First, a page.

Payette scandal sours Canadians on perks; expenses for former governors general (Ipsos)

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Payette scandal sours Canadians on perks; expenses for former governors general (Ipsos)
Payette scandal sours Canadians on perks; expenses for former governors general (Ipsos)

A large majority of Canadians believe a governor-general who resigns before the end of their term should be entitled to neither their pension nor allowance related to their former position as viceroy, according to a new Ipsos poll conducted exclusively for Global News. The poll also found that while support for ending ties with the monarchy is at it highest levels in a decade, Canadians also see the monarchy as an important part of Canadian identity.

Majority Believe Governor-General Who Resigns Should Not Entitled to Pension or Benefits
With Julie Payette being the second governor-general to resign (after Roméo Leblanc had to do so for health reasons in the late 1990s), her abrupt departure following a scathing independent investigation into her workplace behaviour has raised questions over whether she should be entitled to collect her six-digit government pension after leaving the position. A large majority of Canadians (80%) agree that a governor-general who resigns before the end of their term should not be entitled to their pension, with nearly half (46%) saying they ‘strongly agree’. This sentiment is strongest among older Canadians, where 92% of those aged 55+ years say they agree and two-thirds (67%) say they ‘strongly agree’.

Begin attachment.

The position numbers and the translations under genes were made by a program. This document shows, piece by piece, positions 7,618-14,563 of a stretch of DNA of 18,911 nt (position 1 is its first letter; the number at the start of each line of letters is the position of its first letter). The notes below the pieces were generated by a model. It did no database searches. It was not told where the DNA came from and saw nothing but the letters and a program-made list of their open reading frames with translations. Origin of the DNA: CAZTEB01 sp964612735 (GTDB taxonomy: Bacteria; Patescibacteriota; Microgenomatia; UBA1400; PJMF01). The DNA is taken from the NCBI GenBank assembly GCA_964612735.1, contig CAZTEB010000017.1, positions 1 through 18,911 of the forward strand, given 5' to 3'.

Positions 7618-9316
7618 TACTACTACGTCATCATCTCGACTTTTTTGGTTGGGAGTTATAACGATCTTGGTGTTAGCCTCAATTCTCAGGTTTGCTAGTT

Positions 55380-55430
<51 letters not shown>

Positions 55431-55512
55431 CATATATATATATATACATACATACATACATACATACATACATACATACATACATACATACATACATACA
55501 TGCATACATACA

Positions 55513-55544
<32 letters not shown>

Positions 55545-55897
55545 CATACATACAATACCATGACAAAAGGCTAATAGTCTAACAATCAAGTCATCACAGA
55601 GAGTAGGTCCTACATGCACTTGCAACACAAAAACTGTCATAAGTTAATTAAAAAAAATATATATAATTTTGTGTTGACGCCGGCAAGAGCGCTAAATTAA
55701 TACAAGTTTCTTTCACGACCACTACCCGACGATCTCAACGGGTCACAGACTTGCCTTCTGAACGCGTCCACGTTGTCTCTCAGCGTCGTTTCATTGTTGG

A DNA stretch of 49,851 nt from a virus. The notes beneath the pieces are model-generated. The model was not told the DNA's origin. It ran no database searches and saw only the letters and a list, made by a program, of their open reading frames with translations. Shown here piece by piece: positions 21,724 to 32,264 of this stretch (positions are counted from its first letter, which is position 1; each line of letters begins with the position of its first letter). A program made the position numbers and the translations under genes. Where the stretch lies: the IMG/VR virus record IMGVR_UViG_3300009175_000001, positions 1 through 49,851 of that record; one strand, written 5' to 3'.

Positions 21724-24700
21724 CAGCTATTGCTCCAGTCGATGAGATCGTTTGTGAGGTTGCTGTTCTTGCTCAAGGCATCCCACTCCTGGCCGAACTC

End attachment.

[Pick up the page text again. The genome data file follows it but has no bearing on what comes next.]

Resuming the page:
Another perk available to former governors-general is an allowance for ongoing expenses related to one’s former position as the Queen’s representative in Canada, such as travelling to give speeches. Just over a quarter of Canadians (28%) agree (6% agree/22% somewhat) that it is appropriate for former governors-general to have these expenses covered by taxpayers. Younger Canadians are significantly more likely to support this extra benefit, with 4 in 10 (40%) of those aged 18-34 years saying they approve (versus 16% among those aged 55+ years). However, the fact remains that the remaining three-quarters (72%) of Canadians believe it is not appropriate to cover these types of expenses.

Though More Support Ending Ties to Monarchy, Canadians No More Likely to Embrace Republic
The controversy surrounding the governor-general’s resignation has once again sparked the debate over the future of the monarchy in Canada. Six in ten (60%) Canadians agree that when Queen Elizabeth’s reign ends, Canada should end its formal ties to the British monarchy, with a quarter (25%) saying that they ‘strongly agree’. This is the highest level of support Ipsos has recorded for ending formal ties to the monarchy in the past decade, up seven points from February last year (when Harry and Meghan announced that they would be stepping back from their royal duties), and up twelve points from June 2011 (shortly after Prince William and Catherine Middleton’s much-awaited wedding).

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